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Reformed Church In America

Known also as the Dutch Reformed Church,* this was one of the continental groups transplanted to the United States. It came with the original Dutch settlers to New Amsterdam, but the first congregation was not organized by Jonas Michaelius until 1628. During the seventeenth century it received much strength from the flow of Dutch to the colony, but it remained dependent on the church in the Netherlands for its ministers. The change to English rule in 1664 had little effect on the church, and the harmony between the church in the colonies and the classis of Amsterdam prevailed until after 1700.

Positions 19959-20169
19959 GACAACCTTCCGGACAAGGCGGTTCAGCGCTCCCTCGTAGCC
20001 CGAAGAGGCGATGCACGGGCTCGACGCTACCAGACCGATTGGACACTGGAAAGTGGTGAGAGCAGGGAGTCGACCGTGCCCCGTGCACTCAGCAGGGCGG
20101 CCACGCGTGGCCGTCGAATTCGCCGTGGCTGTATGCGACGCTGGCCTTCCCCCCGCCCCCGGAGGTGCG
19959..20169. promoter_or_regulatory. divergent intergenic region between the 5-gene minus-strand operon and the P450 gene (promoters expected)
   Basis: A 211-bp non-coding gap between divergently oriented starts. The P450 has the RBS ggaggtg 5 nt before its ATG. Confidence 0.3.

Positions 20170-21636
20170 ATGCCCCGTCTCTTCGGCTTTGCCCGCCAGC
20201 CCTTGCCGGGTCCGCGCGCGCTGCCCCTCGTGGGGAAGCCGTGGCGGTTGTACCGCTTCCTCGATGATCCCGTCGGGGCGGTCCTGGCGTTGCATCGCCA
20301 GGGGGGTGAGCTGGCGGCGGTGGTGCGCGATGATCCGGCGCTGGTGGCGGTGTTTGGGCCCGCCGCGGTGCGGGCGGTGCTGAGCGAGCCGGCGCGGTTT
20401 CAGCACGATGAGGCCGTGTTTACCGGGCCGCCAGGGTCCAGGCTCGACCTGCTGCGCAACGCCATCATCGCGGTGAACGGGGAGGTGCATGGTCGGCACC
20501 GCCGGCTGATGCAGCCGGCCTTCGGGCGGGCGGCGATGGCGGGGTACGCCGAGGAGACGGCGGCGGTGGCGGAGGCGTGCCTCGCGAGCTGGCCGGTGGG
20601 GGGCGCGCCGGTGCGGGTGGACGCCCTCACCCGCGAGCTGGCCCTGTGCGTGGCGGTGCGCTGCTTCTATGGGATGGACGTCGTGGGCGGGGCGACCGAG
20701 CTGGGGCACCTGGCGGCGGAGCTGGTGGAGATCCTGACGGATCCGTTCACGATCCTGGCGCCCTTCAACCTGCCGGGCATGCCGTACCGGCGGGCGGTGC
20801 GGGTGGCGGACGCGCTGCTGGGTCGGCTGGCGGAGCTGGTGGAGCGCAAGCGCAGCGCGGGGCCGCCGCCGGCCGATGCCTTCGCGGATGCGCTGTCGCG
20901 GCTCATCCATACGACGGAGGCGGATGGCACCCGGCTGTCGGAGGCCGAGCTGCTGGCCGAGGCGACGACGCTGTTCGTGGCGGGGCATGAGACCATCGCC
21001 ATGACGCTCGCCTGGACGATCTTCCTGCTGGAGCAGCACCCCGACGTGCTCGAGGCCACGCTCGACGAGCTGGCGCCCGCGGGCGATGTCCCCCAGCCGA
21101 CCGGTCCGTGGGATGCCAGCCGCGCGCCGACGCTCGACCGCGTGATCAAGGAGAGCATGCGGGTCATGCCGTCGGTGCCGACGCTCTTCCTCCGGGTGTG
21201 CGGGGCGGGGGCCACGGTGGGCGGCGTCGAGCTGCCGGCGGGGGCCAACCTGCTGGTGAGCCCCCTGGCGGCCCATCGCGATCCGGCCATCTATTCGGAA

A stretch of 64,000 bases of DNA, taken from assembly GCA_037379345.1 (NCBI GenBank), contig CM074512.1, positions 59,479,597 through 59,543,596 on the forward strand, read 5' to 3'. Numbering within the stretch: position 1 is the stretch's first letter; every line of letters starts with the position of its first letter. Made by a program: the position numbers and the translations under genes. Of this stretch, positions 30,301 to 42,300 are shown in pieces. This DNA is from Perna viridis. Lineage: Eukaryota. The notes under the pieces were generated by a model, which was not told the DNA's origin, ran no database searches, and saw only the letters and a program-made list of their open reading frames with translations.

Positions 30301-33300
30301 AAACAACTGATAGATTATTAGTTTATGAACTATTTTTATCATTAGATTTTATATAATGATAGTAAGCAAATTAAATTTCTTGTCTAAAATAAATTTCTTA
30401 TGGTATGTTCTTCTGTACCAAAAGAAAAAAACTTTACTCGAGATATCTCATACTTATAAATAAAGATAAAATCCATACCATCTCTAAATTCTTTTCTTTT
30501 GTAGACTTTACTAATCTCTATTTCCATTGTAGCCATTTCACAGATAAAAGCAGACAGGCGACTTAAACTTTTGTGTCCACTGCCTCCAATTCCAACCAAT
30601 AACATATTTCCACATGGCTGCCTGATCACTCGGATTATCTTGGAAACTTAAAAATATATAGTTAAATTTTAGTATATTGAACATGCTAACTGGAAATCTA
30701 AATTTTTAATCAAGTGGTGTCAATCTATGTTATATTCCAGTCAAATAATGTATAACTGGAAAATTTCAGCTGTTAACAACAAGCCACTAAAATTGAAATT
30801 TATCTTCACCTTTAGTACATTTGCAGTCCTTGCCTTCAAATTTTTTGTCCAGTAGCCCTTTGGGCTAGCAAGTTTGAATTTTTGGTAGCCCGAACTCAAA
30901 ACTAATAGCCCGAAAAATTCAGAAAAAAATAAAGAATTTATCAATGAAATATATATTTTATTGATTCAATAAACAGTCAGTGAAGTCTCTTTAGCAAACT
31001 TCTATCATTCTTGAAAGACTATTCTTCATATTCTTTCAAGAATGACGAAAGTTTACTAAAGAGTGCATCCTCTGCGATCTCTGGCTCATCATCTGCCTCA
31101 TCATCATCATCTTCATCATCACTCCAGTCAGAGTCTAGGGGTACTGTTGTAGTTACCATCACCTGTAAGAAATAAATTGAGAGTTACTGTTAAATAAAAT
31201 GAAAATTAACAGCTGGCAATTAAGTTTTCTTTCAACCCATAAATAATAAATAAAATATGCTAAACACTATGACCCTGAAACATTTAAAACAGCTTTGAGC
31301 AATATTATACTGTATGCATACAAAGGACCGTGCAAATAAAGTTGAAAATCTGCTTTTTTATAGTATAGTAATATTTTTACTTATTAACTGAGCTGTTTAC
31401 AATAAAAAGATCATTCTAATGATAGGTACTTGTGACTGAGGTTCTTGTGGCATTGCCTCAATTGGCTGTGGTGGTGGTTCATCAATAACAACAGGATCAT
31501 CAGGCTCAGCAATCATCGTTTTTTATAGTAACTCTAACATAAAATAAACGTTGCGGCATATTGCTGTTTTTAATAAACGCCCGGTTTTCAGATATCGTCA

With the arrival of T.J. Frelinghuysen* in 1720 and the Great Awakening,* tension developed between opponents and proponents of the revival. Frelinghuysen and his group felt that the church in the colonies should not be dependent on the Netherlands and should train its own ministers. As a result, the classis of Amsterdam finally agreed to the creation of a subordinate assembly, or coetus, which in 1770 obtained a charter for and organized Queen's College (now Rutgers) which after the revolution emerged as a college for the training of Christian ministers. Hope College in Michigan was chartered in 1866. In 1794 a general synod based on the Constitution of 1792 was formed from the various particular synods. During the nineteenth century the church expanded westward to Illinois, Michigan, and the Pacific coast and Canada. In 1867 it became known as the Reformed Church in America. It is Calvinistic in theology and Presbyterian in government.

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